Wednesday, June 24, 2015

Karl du Fresne: Greedy baby-boomers? I'm not so sure

Is there anything less edifying than a debate between generations about who had it tougher? Judging by a barely civil clash on TV3’s The Nation recently, probably not.

TV3 lined up three “millennials” – members of Generations X and Y, born after 1980 – against three baby-boomers. 
The younger cohort was out to prove they had been disadvantaged by political and economic changes over their lifetime. The boomers, predictably, weren’t having a bar of it.

Great. As if there weren’t enough divisions already in society, we now have people of my generation and those of my children’s generation snarling at each other over who got the worse deal.

The catalyst for this clash was a newly published book,
Generation Rent, by Wellington economists Shamubeel and Selena Eaqub. In it, the couple suggest that inflated property prices mean that in time, only the children of home owners will be able to afford houses of their own.

The result, they argue, will be the emergence of a new “landed gentry” that threatens to create a class system similar to that of Britain.

I’m not sure that the Eaqubs (who are themselves millennials) are suggesting this was all a deliberate plot to rob their generation of its inheritance, but Shamubeel Eaqub does say it’s the result of tax and banking policies introduced while people of my age were in charge. So to that extent perhaps we’re to blame, even if there was no malevolent intent.

The Eaqubs are not the only ones suggesting the playing field is tilted against their generation. TVNZ’s Sunday morning political programme,
Q+A, recently interviewed a New Zealand Rhodes Scholar, Andrew Dean, about his new book Ruth, Roger and Me. 

Dean has no doubt where the blame lies for the supposed burdens heaped on people of his age. As the book title suggests, it’s all due to the radical economic reforms promoted by Roger Douglas and Ruth Richardson in the 1980s and 90s.

What people like Dean seem to resent most is the student loan scheme, which required them to borrow money for tertiary education that was previously available more or less free of charge.

But as was pointed out on
The Nation, the payback for indebted students is that their qualifications open the way to higher-paid jobs. And Dean omitted to mention that since 2001, those student loans have been interest-free – which means people like him have been subsidised by taxpayers like me. (Doubly subsidised, in fact, because student loans come nowhere near covering the full cost of a tertiary education). 

But all that’s irrelevant, because ultimately there’s little point in trying to compare one generation’s woes, real or imagined, with another’s.

The world changes. Nothing is fixed or constant. One age group might be advantaged in some respects but suffer in others. It’s swings and roundabouts.

My parents were both intellectually bright but had no prospect of a university education. My father had to leave school when he was 15. He obtained his engineering qualifications by studying in his own time. 

I don’t recall them belly-aching that we were better off than they were. On the contrary, they were grateful their children were able to grow up unaffected by war and the Great Depression.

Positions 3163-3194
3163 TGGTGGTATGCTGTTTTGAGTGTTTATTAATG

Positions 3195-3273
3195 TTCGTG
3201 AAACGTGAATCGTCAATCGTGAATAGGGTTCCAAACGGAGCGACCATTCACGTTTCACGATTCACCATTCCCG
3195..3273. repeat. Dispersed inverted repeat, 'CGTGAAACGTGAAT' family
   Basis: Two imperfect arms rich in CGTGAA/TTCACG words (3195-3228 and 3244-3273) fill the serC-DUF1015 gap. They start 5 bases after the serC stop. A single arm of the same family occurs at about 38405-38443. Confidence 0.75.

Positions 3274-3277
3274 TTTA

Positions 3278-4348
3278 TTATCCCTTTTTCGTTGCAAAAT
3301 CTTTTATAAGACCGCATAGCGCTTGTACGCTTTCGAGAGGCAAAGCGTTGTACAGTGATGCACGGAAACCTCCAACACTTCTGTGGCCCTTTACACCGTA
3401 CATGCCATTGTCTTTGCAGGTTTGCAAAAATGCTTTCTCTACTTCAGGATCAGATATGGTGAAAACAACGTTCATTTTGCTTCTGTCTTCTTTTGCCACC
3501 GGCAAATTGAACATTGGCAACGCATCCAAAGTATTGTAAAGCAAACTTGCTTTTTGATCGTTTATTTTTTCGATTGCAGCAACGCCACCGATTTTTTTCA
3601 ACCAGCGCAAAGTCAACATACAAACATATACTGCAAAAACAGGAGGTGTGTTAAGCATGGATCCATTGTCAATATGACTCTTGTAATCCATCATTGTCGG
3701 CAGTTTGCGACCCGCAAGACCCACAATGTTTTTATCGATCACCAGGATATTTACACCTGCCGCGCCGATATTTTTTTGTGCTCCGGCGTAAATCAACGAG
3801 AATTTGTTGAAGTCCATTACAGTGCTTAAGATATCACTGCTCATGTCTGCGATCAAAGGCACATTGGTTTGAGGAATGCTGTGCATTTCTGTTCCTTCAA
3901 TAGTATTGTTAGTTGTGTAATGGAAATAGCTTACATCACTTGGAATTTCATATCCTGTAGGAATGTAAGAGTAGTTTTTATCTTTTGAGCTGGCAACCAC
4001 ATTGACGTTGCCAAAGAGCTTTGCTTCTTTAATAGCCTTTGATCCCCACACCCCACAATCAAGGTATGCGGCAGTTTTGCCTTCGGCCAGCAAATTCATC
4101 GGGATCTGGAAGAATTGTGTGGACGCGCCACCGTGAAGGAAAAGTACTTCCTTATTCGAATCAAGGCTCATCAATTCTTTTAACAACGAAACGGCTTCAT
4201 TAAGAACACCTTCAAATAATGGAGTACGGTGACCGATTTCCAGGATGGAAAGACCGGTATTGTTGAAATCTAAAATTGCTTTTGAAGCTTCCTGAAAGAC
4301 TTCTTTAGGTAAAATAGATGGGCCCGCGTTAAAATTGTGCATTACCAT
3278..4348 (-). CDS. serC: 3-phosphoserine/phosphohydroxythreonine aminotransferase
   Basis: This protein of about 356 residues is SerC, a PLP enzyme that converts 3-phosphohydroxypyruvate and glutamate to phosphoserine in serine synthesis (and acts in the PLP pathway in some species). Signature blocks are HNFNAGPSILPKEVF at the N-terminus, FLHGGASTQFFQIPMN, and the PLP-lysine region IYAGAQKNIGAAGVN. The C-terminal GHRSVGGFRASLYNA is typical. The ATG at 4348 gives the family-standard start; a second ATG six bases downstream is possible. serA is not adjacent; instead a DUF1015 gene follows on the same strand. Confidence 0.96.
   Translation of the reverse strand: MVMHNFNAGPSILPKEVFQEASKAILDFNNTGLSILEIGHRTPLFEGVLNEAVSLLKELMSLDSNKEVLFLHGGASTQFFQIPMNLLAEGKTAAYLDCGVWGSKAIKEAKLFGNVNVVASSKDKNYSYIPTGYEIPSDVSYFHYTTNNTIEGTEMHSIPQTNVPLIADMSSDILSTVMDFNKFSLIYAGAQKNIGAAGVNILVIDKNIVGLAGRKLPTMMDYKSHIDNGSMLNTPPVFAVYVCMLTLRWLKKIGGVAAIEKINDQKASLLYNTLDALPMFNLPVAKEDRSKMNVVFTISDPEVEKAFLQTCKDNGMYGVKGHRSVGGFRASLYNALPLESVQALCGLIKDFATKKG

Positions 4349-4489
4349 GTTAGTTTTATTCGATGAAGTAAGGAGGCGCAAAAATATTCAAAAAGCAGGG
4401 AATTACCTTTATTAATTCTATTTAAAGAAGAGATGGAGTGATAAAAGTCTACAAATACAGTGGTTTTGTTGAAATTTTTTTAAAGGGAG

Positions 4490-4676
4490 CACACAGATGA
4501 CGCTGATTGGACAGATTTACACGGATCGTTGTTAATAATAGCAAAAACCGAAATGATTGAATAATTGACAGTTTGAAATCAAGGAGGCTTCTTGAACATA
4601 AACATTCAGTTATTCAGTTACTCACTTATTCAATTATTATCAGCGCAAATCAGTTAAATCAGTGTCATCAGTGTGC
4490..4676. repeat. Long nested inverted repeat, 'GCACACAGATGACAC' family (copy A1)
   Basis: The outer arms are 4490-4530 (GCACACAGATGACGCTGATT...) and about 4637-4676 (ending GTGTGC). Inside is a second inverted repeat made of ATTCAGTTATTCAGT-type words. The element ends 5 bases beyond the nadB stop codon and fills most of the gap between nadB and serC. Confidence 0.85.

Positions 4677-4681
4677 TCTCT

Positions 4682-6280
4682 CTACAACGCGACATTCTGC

Similarly, my generation shouldn’t resent the fact that our children are in many ways better off than we were at the same age. That’s progress and we should welcome it.

But since people like Dean are making an issue of supposed inter-generational unfairness, perhaps it’s time to point out a few home truths.

For a start, I would say that the millennials have much higher expectations than my generation did. They expect to live in bigger, flasher houses, own better cars and have state-of-the-art home appliances.

They routinely eat out (once a rare treat, reserved for special occasions) and they take overseas holidays. They enjoy infinitely greater social freedom, having benefited from reforms – such as homosexual law reform – that their elders pushed through. 

The society they live in is less regulated, less censorious and more vibrant. They have more choice in how they live.

Financially they’re better off too. The government takes far less of their income in tax and the interest rates they pay on their mortgages are a mere fraction of what they were in the 1970s and 80s. 

The problem, of course, is that they don’t know this. They didn’t live through those times so have no grasp of the many ways in which they’re better off.

Would they swap their 21
st century lifestyle for that of the 1970s if they realised what life was like in a strike-plagued, inflation-ridden, over-regulated, monochromatic and conformist society? I doubt it.

I realise I’m starting to sound like the characters in the famous
Monty Python shoebox-in-the-road sketch who compete to tell the most far-fetched story about how hard their lives were, but my generation didn’t start this squabble.

Perhaps I can suggest terms for a truce. If people like Dean stop whinging about being hard done by, people like me might stop banging on about how his generation has never had it so good.

Karl du Fresne blogs at published in the Nelson Mail and Manawatu Standard,.

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